doi:10.1093/nar/gks735
PMCID: PMC3479193  PMID: 22885299
3.  THE SPLICING FACTOR SRSF1 REGULATES APOPTOSIS AND PROLIFERATION TO PROMOTE MAMMARY EPITHELIAL CELL TRANSFORMATION 
The splicing-factor oncoprotein SRSF1 (also known as SF2/ASF) is upregulated in breast cancers. We investigated SRSF1’s ability to transform human and mouse mammary epithelial cells in vivo and in vitro. SRSF1-overexpressing COMMA-1D cells formed tumors, following orthotopic transplantation to reconstitute the mammary gland. In 3-D culture, SRSF1-overexpressing MCF-10A cells formed larger acini than control cells, reflecting increased proliferation and delayed apoptosis during acinar morphogenesis. These effects required the first RNA-recognition motif and nuclear functions of SRSF1. SRSF1 overexpression promoted alternative splicing of BIM and BIN1 isoforms that lack pro-apoptotic functions and contribute to the phenotype. Finally, SRSF1 cooperated specifically with MYC to transform mammary epithelial cells, in part by potentiating eIF4E activation, and these cooperating oncogenes are significantly co-expressed in human breast tumors. Thus, SRSF1 can promote breast cancer, and SRSF1 itself or its downstream effectors may be valuable targets for therapeutics development.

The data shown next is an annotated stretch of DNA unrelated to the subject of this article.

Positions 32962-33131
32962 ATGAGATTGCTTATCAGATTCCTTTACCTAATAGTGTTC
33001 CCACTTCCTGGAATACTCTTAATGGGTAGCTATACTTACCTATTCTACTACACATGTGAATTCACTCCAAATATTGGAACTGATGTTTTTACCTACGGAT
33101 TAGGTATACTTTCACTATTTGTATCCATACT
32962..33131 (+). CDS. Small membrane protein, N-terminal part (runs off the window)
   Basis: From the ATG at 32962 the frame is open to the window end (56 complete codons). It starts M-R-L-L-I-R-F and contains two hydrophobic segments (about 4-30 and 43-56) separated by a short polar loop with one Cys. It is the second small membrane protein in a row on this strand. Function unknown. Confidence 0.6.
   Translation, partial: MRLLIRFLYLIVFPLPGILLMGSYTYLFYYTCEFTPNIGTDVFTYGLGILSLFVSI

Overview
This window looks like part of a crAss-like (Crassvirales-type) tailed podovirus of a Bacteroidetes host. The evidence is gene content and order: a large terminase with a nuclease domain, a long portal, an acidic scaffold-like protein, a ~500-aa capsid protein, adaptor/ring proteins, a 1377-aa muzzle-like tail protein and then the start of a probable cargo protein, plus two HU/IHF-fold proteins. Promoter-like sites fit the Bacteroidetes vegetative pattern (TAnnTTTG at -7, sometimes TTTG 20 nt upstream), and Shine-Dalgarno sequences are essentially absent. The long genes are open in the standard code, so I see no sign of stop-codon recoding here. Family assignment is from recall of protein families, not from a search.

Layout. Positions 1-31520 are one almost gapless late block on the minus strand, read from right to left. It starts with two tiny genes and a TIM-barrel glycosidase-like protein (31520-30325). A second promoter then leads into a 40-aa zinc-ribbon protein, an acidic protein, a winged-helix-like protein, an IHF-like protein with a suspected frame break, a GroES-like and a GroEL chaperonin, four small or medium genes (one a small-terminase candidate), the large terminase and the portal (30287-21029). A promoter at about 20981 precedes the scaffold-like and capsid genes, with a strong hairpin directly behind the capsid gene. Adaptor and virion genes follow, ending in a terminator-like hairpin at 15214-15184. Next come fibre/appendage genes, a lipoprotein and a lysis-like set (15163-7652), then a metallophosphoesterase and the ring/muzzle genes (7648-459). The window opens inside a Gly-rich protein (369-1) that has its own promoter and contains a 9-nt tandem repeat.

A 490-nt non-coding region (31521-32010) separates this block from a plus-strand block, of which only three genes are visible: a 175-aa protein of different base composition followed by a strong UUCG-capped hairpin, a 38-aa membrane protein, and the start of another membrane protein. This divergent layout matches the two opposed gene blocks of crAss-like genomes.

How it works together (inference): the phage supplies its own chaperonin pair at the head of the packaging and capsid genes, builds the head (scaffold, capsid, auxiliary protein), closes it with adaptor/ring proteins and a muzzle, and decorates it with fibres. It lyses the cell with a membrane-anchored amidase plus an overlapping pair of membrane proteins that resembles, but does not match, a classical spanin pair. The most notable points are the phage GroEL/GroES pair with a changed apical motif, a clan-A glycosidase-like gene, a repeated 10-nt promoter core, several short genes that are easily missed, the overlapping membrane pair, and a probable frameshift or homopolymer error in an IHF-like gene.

doi:10.1038/nsmb.2207
PMCID: PMC3272117  PMID: 22245967
4.  Arginine Methylation Controls the Subcellular Localization and Functions of the Oncoprotein Splicing Factor SF2/ASF▿ †  
Molecular and Cellular Biology  2010;30(11):2762-2774.
Alternative splicing and posttranslational modifications (PTMs) are major sources of protein diversity in eukaryotic proteomes. The SR protein SF2/ASF is an oncoprotein that functions in pre-mRNA splicing, with additional roles in other posttranscriptional and translational events. Functional studies of SR protein PTMs have focused exclusively on the reversible phosphorylation of Ser residues in the C-terminal RS domain. We confirmed that human SF2/ASF is methylated at residues R93, R97, and R109, which were identified in a global proteomic analysis of Arg methylation, and further investigated whether these methylated residues regulate the properties of SF2/ASF. We show that the three arginines additively control the subcellular localization of SF2/ASF and that both the positive charge and the methylation state are important. Mutations that block methylation and remove the positive charge result in the cytoplasmic accumulation of SF2/ASF. The consequent decrease in nuclear SF2/ASF levels prevents it from modulating the alternative splicing of target genes, results in higher translation stimulation, and abrogates the enhancement of nonsense-mediated mRNA decay. This study addresses the mechanisms by which Arg methylation and the associated positive charge regulate the activities of SF2/ASF and emphasizes the significance of localization control for an oncoprotein with multiple functions in different cellular compartments.